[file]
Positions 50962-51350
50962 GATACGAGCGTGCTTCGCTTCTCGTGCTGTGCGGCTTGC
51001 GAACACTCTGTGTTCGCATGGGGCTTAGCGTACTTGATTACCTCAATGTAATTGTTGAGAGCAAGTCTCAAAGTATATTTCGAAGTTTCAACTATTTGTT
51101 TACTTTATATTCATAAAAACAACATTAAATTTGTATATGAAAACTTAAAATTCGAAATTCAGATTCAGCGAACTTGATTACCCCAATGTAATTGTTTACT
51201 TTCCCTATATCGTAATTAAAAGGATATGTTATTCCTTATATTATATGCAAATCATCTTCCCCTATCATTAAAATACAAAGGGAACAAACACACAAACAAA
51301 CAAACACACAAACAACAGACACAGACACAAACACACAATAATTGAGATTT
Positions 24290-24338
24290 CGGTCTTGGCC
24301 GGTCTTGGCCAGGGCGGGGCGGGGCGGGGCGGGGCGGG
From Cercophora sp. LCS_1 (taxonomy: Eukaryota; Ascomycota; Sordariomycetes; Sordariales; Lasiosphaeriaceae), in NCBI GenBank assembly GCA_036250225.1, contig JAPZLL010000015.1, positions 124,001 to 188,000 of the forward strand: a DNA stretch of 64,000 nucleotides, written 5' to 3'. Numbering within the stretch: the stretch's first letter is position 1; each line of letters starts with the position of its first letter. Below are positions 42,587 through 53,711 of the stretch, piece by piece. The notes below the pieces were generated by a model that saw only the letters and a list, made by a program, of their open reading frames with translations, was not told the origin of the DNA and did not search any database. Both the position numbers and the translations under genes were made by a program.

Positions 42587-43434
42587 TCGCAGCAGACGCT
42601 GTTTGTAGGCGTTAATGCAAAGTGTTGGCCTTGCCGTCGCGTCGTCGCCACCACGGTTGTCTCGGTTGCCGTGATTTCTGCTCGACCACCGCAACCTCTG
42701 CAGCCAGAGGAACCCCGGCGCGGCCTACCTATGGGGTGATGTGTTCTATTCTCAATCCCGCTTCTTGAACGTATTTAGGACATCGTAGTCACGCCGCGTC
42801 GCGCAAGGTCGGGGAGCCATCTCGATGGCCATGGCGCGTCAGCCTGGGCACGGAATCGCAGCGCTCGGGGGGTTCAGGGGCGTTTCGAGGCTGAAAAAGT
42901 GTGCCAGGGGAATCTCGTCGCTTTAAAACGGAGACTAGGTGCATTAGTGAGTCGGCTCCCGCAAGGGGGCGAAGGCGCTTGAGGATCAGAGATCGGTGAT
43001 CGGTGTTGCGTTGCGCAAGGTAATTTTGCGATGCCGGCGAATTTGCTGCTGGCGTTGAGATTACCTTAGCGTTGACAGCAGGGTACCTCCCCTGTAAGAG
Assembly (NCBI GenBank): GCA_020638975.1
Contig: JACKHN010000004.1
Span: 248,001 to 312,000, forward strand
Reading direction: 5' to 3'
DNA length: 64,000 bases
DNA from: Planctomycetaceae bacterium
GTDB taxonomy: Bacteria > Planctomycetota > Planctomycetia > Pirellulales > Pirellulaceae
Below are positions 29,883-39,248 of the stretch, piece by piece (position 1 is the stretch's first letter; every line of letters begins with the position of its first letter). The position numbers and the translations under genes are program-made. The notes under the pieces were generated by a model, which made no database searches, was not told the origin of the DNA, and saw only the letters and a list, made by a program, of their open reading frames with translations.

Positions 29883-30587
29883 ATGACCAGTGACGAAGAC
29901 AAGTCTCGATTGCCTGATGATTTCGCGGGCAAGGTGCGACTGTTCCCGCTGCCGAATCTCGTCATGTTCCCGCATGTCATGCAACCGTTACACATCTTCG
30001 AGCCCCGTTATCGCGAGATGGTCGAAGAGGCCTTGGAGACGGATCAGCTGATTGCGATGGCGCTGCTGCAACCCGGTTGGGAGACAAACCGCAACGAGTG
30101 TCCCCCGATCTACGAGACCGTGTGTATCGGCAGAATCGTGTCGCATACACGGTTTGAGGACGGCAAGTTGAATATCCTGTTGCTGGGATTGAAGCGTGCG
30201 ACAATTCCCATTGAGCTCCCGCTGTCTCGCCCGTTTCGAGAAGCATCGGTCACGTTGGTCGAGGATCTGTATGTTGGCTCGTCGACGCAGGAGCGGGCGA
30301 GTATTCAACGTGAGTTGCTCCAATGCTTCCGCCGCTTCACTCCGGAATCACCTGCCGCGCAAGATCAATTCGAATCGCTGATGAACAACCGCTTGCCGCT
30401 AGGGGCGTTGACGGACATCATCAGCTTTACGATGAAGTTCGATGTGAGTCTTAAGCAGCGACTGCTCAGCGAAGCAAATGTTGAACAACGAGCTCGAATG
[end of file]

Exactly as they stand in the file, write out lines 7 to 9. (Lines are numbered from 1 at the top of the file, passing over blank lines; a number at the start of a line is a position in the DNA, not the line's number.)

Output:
Positions 24290-24338
24290 CGGTCTTGGCC
24301 GGTCTTGGCCAGGGCGGGGCGGGGCGGGGCGGGGCGGG